What Equipment Do You Need for bodyboarding?

Bodyboarding is a sport that is great for the entire family, no matter what your age.

The sport can be as calm or extreme as you wish and doesn’t need much equipment to get started, although there are a few things that you can’t do without.

So, What Equipment Do You Need for bodyboarding?

To get started with bodyboarding, you will need, at the minimum, a correctly sized bodyboard, a board leash, some fins, and a wetsuit or rash vest.

Although these are the minimum requirements to begin bodyboarding, there is far more gear available that will make your bodyboarding journey far simpler.

Let’s take a look at some of the most important equipment you will need to go bodyboarding.

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What Equipment Do You Need for bodyboarding?

Essential Equipment To Go bodyboarding

Although a lot of the equipment available for bodyboarding is helpful, not all of it is necessary to get you into the water.

If you want to get bodyboarding as quickly as possible then the following equipment is the bare minimum that you will need.

The Bodyboard

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The first, most important, and largest piece of equipment you will need is a bodyboard and not just any bodyboard, but one that is the correct size, thickness, width, and material for you and your skill level.

Using a bodyboard that is suited for your size and the ocean conditions will make it easier to control, you will use less effort to paddle, and your board will perform to its optimum potential.

For example, bodyboards intended for large waves and huge airdrops are different from those designed for DK (drop knee) bodyboarding.

When choosing a bodyboard, other than your specific size requirements, you will have a choice of different bodyboard cores.

The most common bodyboard cores include:


Polystyrene is the cheapest core used to make bodyboards and is an economic go-to.

These cores are typically used for low-quality, cheap, kids’ bodyboards that are covered in fabric (Fiberclad).

These boards are fairly brittle and are not suited for large or heavy swells.

Expanded Polystyrene (EPS)

Another low-cost bodyboard core that is most commonly seen on entry-level boards.

EPS is stiff, but lightweight and buoyant which is perfect for jumping onto broken waves or catching smaller waves near the shore.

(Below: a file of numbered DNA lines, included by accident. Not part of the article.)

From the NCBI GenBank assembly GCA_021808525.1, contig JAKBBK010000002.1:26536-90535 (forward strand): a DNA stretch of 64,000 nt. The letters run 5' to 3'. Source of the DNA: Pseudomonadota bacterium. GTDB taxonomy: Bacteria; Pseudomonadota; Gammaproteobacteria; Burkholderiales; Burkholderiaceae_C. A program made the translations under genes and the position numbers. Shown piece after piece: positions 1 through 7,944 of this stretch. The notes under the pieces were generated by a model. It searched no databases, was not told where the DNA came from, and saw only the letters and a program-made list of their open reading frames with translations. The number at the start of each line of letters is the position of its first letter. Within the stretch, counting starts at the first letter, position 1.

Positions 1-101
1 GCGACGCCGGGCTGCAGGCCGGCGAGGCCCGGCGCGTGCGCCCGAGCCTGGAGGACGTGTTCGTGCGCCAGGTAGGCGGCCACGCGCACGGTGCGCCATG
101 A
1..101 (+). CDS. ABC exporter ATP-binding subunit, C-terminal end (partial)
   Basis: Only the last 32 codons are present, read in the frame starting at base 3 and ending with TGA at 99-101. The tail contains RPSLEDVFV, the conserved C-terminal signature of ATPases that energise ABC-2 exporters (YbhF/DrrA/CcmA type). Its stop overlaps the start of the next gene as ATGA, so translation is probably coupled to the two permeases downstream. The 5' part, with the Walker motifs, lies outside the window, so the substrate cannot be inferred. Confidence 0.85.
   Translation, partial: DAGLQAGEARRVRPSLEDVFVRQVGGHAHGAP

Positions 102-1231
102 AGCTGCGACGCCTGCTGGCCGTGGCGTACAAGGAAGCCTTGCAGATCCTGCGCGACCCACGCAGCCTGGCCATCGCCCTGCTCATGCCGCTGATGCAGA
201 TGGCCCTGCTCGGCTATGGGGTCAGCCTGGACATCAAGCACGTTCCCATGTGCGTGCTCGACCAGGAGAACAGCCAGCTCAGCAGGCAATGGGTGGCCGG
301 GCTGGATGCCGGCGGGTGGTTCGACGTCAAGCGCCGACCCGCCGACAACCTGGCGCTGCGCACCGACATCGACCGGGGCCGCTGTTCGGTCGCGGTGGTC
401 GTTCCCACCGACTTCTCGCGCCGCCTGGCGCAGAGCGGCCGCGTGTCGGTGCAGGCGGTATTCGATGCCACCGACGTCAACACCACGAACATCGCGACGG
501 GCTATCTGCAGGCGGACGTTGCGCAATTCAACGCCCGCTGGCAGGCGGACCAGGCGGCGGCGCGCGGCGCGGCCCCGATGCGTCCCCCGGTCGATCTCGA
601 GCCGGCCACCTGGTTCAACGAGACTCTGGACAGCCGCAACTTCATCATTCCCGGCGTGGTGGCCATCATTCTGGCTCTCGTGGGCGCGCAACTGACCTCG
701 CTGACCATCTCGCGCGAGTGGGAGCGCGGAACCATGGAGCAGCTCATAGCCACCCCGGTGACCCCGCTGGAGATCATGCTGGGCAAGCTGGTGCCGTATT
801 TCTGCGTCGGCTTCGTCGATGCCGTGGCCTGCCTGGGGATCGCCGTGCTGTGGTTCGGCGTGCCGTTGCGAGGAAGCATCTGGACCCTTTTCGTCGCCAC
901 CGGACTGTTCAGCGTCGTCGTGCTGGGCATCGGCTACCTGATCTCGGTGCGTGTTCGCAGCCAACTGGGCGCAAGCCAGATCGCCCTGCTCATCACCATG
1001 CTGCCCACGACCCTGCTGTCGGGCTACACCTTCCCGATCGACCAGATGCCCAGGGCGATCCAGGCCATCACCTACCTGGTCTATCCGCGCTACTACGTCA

These boards are perfect for those who are new to bodyboarding but are not entirely ready to fully commit.

Although these boards aren’t the most durable, they do offer great buoyancy and decent flex.

Polyethylene (PE)

Polyethylene is the most common material found in bodyboard cores, especially in cooler climates, and is also the original core for the first bodyboards.

PE is lightweight (although heavier than PP), and highly flexible. The flexibility makes PE cores ideal for colder climates where the temperatures will stiffen the material.

High flex results in faster responsiveness in turns.

Polypropylene (PP)

Polypropylene (also known as Polypro) is more expensive than PE cores, but with the added price comes a stronger, lighter board that is more responsive.

PP and its variations are the go-to core for many pros as it offers the best performance and durability.

PP cores come in two types: Extruded PP and Beaded PP.

Other Bodyboard Cores

  • Kinetic Core: Made from premium grade Arpro Polypropylene resins.
  • NRG+: A cool water core designed for optimum performance through its cutting-edge expansion cell technology.
  • M Core: A lightweight and stiff core made from the combination of Arcel and Polypro.
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Once you have your board sorted you will need to get yourself some fins.

Although it is possible to bodyboard without fins, you will find yourself extremely limited.

Not using fins will limit you to bodyboarding in shallow surf in which you can stand in and jump onto the waves.

Bodyboarding fins have short, stiff, and wide blades with soft foot pockets. They should also include large drainage holes for water, sand, and small stones to leave if they get caught.

Although it is possible to use other fins such as diving or swim fins for bodyboarding, they won’t perform as well, and you will find that although they are easier to paddle with, they slow you down too much when you are on a wave.

Furthermore, fins with long blades make turning around slower, which in larger surf, can be dangerous.

The best bodyboarding fins will fit snug, but not feel too tight, have short, wide, hard blades, and include drainage holes for water, sand, and small stones to pass through.

Wetsuit/ Rash Guard

It is one thing to have your board and fins, but this doesn’t mean you are ready to jump into the water.

It is important to always have your safety in mind, and with this comes the use of protective gear such as a wetsuit or rash vest.

A well-suited wetsuit will keep you warm in colder water, which simply means more surf time, as well as keeps you protected from the sun’s UV rays.